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Pelvic organ prolapse is when 1 or more of the organs in the pelvis slip down from their normal position and bulge into the vagina.


Types of prolapse:

  • the bladder bulging into the front wall of the vagina - cystocele (anterior prolapse)

  • the womb bulging or hanging down into the vagina (uterine prolapse)

  • the top of the vagina sagging down – this happens to some women after they have had surgery to remove their womb.

  • the rectal wall bulging into the vagina - rectocele (posterior compartment


Pelvic organ prolapse symptoms include:

  • a feeling of heaviness around your lower tummy and genitals.

  • a dragging discomfort inside your vagina.

  • feeling like there's something coming down into your vagina – it may feel like sitting on a small ball.

  • feeling or seeing a bulge or lump in or coming out of your vagina.


What is the cause of pelvic organ prolapse:

Pelvic organ prolapse happens when the muscles or connective tissues of the pelvis do not work as they should. The most common risk factors are: Vaginal childbirth, which can stretch and strain the pelvic floor. Multiple vaginal childbirths raise your risk for pelvic organ prolapse later in life and hysterectomy.

Degrees of uterine prolapse:

  • Stage I – the uterus/bladder is in the upper half of the vagina.

  • Stage II – the uterus/bladder has descended nearly to the opening of the vagina.

  • Stage III – the uterus/bladder protrudes out of the vagina.

  • Stage IV – the uterus/bladder is completely out of the vagina.


At what stage does pelvic organ prolapse need surgery?

Surgery is usually done only when the prolapse is affecting your daily life and your doctor thinks surgery will help. Consider surgery if the prolapse causes pain, if you have problems with your bladder and constipation.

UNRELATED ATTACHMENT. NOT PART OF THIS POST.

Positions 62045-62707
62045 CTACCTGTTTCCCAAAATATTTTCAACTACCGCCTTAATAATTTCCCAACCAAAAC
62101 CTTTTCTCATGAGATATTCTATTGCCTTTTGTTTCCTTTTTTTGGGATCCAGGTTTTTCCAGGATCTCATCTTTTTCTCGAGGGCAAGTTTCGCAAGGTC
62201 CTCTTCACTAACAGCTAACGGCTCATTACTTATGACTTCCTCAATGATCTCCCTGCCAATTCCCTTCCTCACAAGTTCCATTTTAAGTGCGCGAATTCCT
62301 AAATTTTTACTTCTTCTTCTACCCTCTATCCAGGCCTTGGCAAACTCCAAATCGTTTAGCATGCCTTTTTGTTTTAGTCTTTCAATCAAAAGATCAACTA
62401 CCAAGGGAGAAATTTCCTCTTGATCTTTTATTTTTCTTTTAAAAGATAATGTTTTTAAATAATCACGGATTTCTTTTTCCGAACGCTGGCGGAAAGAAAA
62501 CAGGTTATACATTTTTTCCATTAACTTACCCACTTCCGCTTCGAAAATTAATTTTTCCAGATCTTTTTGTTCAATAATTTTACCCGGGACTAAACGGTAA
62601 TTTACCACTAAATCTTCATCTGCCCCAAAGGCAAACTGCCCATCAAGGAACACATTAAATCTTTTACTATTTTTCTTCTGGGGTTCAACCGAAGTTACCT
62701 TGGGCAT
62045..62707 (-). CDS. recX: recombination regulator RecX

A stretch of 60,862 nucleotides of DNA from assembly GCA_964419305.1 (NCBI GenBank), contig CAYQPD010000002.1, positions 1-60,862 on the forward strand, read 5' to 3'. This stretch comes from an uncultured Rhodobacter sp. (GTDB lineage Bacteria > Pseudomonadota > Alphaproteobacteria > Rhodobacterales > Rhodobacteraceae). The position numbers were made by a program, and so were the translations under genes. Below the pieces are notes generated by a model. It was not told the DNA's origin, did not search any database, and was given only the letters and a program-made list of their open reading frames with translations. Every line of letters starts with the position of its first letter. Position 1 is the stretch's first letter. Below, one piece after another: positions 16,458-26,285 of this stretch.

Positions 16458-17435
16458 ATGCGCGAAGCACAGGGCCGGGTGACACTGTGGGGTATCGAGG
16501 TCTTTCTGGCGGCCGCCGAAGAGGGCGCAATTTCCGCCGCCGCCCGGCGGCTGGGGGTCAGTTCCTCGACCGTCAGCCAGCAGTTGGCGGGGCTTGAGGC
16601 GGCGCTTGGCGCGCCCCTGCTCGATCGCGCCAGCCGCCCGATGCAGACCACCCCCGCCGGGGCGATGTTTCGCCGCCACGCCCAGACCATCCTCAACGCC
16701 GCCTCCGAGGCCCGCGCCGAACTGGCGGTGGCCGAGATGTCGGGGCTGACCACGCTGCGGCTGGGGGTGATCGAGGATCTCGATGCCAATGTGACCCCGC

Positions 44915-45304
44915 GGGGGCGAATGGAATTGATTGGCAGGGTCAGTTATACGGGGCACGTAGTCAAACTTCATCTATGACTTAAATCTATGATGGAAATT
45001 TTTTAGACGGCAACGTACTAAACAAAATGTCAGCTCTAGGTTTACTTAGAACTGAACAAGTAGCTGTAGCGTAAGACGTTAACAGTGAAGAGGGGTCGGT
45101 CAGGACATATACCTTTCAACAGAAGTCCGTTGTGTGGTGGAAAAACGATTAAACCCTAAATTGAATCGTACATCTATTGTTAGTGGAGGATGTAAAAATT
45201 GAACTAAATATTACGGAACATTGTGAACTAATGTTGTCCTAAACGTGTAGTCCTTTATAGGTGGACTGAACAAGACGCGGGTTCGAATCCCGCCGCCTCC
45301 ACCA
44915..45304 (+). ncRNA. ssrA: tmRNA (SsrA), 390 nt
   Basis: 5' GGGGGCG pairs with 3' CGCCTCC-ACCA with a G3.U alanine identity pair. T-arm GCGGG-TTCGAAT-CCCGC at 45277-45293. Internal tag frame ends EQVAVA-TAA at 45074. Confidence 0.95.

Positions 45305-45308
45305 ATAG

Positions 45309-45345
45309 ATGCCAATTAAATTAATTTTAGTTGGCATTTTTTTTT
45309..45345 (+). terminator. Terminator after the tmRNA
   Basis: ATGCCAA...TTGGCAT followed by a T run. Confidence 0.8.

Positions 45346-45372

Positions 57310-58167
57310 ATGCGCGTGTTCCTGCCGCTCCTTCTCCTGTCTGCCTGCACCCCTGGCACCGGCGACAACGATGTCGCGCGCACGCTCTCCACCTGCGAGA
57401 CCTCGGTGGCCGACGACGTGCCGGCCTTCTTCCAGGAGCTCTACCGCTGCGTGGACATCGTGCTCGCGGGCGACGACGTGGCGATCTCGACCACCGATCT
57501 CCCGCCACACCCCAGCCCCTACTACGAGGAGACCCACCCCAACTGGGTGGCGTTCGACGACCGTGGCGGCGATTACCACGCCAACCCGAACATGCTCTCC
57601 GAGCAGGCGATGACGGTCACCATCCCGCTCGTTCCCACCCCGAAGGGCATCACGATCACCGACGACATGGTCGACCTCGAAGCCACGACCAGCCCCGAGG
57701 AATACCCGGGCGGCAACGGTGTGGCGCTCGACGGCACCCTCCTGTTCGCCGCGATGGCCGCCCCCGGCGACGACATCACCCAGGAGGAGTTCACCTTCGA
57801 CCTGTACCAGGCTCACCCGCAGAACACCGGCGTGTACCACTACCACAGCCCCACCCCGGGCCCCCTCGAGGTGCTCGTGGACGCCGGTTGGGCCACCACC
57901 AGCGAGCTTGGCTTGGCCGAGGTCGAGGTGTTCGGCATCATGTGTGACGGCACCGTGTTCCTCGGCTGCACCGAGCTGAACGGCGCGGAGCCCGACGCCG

Surgical treatment of pelvic organ surgery:

For more than 50years, the gold standard of POP surgery has always been sacrocolpopexy. Today, open surgery has been replaced by laparoscopic or keyhole surgery where the sacrocolpopexy procedure is done through only three 10mm incisions.


Sacrocolpopexy (sacral colpopexy) is a surgical technique for repairing pelvic organ prolapse. Reconstruction is achieved with a laparoscopic abdominal technique or with the use of robotic minimally invasive techniques. The specific treatment approach is chosen in accordance with the type and degree of pelvic organ prolapse, as well as the severity of symptoms.

The procedure are done through 3 laparoscopic ports into the abdomen. 
First, the bladder and rectum must be separated from the vagina to create a space to place the mesh. Next, the surgeon places surgical mesh at the top and bottom walls of your vagina. Finally, they attach it to a ligament covering your sacrum. Because your sacrum is higher than your vagina, the mesh acts as a lift. The mesh supports the bladder and acts like a scaffold for the bladder to rest on.

If a patient still has a uterus, it is recommended that a hysterectomy is done at the same time for better mesh placement. 
The use of mesh in the abdomen is completely safe and should not be confused by mesh placed through the vagina. The vaginal mesh placement fell out of favour due to high complication rate. 

How long does it take to recover from sacrocolpopexy?

Most women feel better within the first week following surgery; however, do not lift, push or pull any heavy objects until after 6 weeks after operation. Full recovery takes six weeks to allow for internal healing, but mild activity can be started as soon as you leave the hospital. Hospitalization is only for 48hrs.

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